Rio Tinto plc (LON: RIO) fires Tom Albanese after further write-offs.
The shares of Rio Tinto (LSE: RIO) (NYSE: RIO.US) slid 100p, or 3%, to 3,357p during early London trade this morning after the company sacked chief executive Tom Albanese and warned of write-offs totalling $14bn.
The FTSE 100 miner admitted its upcoming annual results would contain a $3bn charge relating to operations in Mozambique, a near-$11bn charge covering the group's aluminium division, and a further $500m charge relating to various other assets.
Jan du Plessis, Rio Tinto's chairman, said:
"The Rio Tinto Board fully acknowledges that a write-down of this scale in relation to the relatively recent Mozambique acquisition is unacceptable. We are also deeply disappointed to have to take a further substantial write-down in our aluminium businesses, albeit in an industry that continues to experience significant adverse changes globally."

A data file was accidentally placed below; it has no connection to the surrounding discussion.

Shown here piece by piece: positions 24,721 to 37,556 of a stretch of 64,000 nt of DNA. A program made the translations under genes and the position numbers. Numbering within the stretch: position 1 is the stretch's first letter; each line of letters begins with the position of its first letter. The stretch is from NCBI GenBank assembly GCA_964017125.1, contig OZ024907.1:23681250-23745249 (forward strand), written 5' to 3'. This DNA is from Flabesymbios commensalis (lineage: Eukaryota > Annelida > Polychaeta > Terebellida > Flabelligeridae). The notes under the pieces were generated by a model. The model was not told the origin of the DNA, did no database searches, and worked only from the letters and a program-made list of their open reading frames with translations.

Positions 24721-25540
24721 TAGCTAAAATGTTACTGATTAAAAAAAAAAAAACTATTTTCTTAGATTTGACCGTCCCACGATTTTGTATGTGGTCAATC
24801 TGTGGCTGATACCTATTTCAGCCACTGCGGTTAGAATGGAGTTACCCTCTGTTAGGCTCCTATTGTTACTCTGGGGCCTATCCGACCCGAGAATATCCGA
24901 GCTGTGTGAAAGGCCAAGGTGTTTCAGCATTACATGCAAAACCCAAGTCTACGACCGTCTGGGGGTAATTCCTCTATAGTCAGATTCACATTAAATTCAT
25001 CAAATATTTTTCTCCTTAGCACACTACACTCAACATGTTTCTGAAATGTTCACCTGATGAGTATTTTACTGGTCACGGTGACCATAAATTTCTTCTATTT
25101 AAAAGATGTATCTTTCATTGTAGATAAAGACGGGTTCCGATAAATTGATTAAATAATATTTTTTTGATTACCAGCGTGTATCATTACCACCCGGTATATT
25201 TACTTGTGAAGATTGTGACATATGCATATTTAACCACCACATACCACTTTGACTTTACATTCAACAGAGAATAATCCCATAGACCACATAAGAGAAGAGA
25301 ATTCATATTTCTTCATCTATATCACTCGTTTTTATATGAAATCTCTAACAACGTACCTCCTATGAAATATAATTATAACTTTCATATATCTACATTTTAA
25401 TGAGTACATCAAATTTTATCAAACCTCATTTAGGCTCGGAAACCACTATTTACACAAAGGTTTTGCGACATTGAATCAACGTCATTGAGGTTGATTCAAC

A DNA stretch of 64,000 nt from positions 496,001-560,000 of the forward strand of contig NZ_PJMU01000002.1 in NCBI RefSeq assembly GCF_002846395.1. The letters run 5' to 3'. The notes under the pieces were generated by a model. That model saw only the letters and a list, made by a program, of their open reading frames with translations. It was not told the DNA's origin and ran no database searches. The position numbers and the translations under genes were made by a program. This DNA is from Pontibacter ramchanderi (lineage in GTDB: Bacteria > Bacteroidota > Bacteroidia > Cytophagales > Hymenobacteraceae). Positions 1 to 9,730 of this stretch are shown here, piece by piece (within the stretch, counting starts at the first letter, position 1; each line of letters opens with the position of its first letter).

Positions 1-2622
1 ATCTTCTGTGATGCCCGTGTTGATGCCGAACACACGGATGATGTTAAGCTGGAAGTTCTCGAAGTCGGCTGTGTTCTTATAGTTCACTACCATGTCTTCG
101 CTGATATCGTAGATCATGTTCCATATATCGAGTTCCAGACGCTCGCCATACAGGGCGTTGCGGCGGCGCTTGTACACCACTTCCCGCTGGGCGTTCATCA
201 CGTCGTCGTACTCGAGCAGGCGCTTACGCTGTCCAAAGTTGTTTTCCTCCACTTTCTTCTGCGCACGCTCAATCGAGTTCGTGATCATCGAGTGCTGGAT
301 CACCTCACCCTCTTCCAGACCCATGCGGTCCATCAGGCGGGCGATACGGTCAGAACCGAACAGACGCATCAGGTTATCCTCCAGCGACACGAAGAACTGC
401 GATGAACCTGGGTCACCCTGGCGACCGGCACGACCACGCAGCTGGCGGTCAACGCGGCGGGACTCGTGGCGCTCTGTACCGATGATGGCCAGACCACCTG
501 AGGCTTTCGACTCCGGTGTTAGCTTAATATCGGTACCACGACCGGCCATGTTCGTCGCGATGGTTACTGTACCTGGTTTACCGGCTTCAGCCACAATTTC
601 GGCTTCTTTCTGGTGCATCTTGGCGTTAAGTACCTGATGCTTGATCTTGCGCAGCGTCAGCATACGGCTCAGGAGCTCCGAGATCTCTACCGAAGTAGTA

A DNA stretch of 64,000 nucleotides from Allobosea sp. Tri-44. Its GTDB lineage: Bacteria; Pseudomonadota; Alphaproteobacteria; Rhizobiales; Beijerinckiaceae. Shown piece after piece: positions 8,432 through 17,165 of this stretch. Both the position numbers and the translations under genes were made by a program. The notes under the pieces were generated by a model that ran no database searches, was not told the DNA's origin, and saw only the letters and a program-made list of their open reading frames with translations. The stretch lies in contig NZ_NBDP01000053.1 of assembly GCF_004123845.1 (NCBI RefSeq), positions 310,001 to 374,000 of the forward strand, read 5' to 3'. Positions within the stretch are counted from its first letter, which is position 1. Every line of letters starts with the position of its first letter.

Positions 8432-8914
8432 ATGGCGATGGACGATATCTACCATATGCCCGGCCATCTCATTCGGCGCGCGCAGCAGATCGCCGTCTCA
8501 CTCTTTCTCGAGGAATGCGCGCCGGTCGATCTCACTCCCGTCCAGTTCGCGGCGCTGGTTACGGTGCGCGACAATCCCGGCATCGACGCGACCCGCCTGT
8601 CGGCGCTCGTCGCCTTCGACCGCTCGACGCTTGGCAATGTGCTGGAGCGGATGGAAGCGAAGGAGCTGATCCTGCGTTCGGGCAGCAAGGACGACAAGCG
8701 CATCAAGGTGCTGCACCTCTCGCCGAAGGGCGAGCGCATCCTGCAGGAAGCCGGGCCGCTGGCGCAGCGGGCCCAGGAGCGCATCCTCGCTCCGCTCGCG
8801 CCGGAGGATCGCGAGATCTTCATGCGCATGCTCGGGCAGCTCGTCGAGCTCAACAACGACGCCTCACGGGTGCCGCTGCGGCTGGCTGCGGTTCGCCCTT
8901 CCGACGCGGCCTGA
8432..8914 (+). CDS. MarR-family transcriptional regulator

The Mozambique operation was bought during 2011 for $4bn, while Alcan was purchased during 2007 for $38bn. Rio Tinto wrote off $9bn last year, of which most related to Alcan and other aluminium operations.
Rio Tinto confirmed today that Mr Albanese would not receive a lump-sum payout, would not receive a short-term performance bonus for 2012 and would not enjoy a long-term share award for 2013.
In addition, Mr Albanese would see all of his outstanding entitlements under Rio Tinto's long-term incentive plans lapse. He will also forfeit all of his outstanding deferred bonus share entitlements earned in previous years.
However, the miner confirmed Mr Albanese retained 525,508 vested but unexercised options that were granted between 2003 and 2009 and had a current value of £10m.
Mr Albanese took charge of Rio Tinto during May 2007, at which time the miner's share price was almost £40. However, plunging commodity prices and the debt associated with the Alcan purchase prompted a $15b rescue rights issue and a 60% dividend chop during 2009.
Rio Tinto's annual reports show Mr Albanese collected at least $2m a year as basic pay and bonuses between 2008 and 2011.
Mr Albanese said today:
"While I leave the business in good shape in many respects, I fully recognise that accountability for all aspects of the business rests with the CEO."
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> Maynard does not own any share mentioned in this article.